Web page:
My own seminary work seems to be going ok. It’s good to be back in class and to see my brother students face to face. We’re currently being taught homiletics by a Friar Preacher, Fr Bart. He is very funny, but also very dead-on serious about preaching: it’s their charism, yo? That said, for this class (we also have a Homiletics 2 later) we only get three homilies.

Hebrew class is going well, and I’ve been approved to move on to the next level. However, I don’t think I can afford it. I may need to wait until there’s an opening for online classes at the SF JCC.

Finally, it is embarrassing how many times a day I try to open FB, even though I’ve deactivated my account.

Currently reading:

(There seems to be a pattern forming. Real Relationship.)

Recently finished:

Showing your work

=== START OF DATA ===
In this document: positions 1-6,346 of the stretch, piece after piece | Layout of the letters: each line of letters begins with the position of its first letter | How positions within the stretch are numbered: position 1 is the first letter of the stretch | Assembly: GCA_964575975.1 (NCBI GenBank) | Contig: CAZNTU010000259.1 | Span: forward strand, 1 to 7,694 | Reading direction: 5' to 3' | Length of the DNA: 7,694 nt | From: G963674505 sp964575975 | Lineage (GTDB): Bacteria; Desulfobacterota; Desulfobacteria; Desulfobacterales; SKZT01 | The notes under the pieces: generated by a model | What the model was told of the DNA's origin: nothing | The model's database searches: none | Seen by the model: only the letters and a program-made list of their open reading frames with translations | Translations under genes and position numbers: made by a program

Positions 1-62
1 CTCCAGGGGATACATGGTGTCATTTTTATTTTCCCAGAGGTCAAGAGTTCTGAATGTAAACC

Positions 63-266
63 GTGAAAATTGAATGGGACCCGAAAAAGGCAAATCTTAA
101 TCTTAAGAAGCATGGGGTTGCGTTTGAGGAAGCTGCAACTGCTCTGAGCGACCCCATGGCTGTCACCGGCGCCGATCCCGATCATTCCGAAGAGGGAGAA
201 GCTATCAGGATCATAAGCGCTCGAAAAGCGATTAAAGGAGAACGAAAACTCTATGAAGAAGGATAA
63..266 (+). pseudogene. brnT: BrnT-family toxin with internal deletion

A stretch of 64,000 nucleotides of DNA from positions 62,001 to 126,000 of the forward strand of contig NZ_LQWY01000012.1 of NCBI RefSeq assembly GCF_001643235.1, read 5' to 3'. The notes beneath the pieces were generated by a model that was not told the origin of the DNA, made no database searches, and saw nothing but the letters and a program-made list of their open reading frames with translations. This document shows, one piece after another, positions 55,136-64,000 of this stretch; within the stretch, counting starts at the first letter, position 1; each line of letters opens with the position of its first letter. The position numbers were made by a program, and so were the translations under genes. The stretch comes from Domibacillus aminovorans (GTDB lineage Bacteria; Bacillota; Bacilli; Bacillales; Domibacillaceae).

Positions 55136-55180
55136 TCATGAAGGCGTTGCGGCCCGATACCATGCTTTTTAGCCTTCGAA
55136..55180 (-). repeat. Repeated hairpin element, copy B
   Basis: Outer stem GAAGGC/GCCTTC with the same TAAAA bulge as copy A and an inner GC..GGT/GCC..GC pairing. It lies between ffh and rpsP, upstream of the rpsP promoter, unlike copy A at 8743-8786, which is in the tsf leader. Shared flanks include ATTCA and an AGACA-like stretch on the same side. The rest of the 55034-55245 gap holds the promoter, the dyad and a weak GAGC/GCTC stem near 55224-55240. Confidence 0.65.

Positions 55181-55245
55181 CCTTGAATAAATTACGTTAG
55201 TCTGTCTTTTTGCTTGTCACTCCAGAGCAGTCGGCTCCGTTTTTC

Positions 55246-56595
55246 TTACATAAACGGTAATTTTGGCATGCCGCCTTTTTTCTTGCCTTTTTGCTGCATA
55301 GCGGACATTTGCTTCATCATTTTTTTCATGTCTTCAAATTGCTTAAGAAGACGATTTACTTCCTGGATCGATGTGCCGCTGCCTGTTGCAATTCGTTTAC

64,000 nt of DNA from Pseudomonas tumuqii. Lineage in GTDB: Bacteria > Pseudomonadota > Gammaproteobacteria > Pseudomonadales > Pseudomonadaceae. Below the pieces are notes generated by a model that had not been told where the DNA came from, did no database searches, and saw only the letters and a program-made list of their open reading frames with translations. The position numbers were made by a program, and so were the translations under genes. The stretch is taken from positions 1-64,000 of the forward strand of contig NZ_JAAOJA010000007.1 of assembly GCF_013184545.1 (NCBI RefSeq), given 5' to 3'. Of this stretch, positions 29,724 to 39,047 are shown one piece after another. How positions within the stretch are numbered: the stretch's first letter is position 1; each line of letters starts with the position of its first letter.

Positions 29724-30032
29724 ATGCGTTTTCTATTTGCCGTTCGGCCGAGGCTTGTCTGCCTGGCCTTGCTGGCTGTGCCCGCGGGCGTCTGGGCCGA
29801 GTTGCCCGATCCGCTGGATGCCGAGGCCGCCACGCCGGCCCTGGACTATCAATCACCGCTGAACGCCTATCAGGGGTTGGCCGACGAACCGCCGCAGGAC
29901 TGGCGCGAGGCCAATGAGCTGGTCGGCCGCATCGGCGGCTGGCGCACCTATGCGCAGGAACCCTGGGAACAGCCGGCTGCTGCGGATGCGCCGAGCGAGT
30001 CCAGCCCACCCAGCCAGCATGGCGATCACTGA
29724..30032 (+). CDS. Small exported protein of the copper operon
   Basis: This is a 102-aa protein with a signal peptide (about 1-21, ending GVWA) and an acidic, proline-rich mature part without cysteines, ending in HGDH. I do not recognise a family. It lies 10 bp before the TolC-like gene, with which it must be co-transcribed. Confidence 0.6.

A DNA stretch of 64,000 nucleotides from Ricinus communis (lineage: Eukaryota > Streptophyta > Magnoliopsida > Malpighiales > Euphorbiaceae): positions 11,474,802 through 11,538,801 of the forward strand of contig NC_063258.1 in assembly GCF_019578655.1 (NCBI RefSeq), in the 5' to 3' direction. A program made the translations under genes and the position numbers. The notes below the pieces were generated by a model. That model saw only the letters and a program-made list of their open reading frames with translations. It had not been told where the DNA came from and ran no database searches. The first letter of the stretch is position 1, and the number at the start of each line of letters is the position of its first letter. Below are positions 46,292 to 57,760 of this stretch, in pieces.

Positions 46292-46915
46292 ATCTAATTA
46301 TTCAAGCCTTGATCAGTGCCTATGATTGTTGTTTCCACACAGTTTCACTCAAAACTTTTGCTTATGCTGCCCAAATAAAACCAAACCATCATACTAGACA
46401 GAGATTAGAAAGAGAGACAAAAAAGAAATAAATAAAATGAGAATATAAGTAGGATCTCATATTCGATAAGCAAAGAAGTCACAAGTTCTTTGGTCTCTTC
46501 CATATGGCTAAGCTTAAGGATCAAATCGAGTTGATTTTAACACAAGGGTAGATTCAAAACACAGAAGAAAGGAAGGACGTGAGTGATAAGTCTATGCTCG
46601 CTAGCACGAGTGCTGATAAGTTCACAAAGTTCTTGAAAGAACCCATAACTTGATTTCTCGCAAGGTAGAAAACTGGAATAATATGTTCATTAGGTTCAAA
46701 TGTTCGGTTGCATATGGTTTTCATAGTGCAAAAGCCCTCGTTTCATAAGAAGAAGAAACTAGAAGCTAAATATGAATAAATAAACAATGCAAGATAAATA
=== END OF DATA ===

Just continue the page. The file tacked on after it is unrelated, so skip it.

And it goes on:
JMJ

For the first assignment in homiletics we were to read the book Elements of Homiletic: A Method for Preparing to Preach by Otis C. Edwards. Then we were to put the method in play using a randomly assigned Gospel pericope. My passage was the Wedding At Cana, St John 2:1-11. The method, by the way, is quite easy to walk through. It sets one up quite well for writing a homily.


THE ASSIGNED TEXT is the Gospel for the 2nd Sunday in Ordinary Time (Year C). It follows after the Sunday commemorating the Baptism of Christ although that story is abbreviated in Year C, combining a reference to Jesus’ action with the people’s Baptism.  “After all the people had been baptized and Jesus also had been baptized…” (Luke 6:21). This makes a usable link between these two Sundays because of baptism references in the Cana story.

The first reading for this Sunday is Isaiah 62:1-5 As a young man marries a virgin,  your Builder shall marry you; and as a bridegroom rejoices in his bride so shall your God rejoice in you. This connects with the marriage reference in the Gospel and refocuses the imagery around being the People of God rather than a specific wedding.

The second reading is I Corinthians 12:4-11 on the different gifts of the Spirit. There might be a connection to follow from Living Water rising up in us to the New and Better Wine, though Pentecost (are these men drunk?) to the Church.